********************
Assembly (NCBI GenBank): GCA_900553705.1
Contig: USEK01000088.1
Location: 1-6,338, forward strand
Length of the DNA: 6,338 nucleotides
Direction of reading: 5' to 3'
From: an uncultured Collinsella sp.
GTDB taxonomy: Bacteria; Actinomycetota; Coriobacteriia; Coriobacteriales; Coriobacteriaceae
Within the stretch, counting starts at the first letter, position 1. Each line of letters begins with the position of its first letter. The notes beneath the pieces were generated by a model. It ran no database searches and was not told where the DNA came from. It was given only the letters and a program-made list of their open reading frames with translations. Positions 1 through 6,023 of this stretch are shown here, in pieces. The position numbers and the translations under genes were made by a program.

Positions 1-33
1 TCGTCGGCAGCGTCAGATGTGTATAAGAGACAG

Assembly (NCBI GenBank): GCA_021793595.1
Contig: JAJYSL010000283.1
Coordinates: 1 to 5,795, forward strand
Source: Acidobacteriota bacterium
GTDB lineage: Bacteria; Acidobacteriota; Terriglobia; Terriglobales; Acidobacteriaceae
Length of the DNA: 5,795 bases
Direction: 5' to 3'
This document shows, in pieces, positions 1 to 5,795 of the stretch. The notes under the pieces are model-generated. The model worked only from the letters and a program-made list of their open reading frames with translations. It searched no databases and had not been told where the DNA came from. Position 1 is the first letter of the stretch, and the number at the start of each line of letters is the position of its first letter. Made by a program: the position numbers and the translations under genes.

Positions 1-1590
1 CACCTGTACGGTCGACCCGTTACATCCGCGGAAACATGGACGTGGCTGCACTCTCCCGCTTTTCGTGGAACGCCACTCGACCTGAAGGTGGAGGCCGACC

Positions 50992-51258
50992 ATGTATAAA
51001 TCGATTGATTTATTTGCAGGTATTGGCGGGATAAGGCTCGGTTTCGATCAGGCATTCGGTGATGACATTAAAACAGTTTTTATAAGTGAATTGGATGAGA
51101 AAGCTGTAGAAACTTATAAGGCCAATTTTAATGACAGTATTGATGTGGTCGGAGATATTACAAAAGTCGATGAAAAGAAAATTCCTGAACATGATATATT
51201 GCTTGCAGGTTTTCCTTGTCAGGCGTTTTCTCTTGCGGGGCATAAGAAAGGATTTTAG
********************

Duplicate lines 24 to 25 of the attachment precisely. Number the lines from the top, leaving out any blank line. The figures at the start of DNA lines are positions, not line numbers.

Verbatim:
51101 AAGCTGTAGAAACTTATAAGGCCAATTTTAATGACAGTATTGATGTGGTCGGAGATATTACAAAAGTCGATGAAAAGAAAATTCCTGAACATGATATATT
51201 GCTTGCAGGTTTTCCTTGTCAGGCGTTTTCTCTTGCGGGGCATAAGAAAGGATTTTAG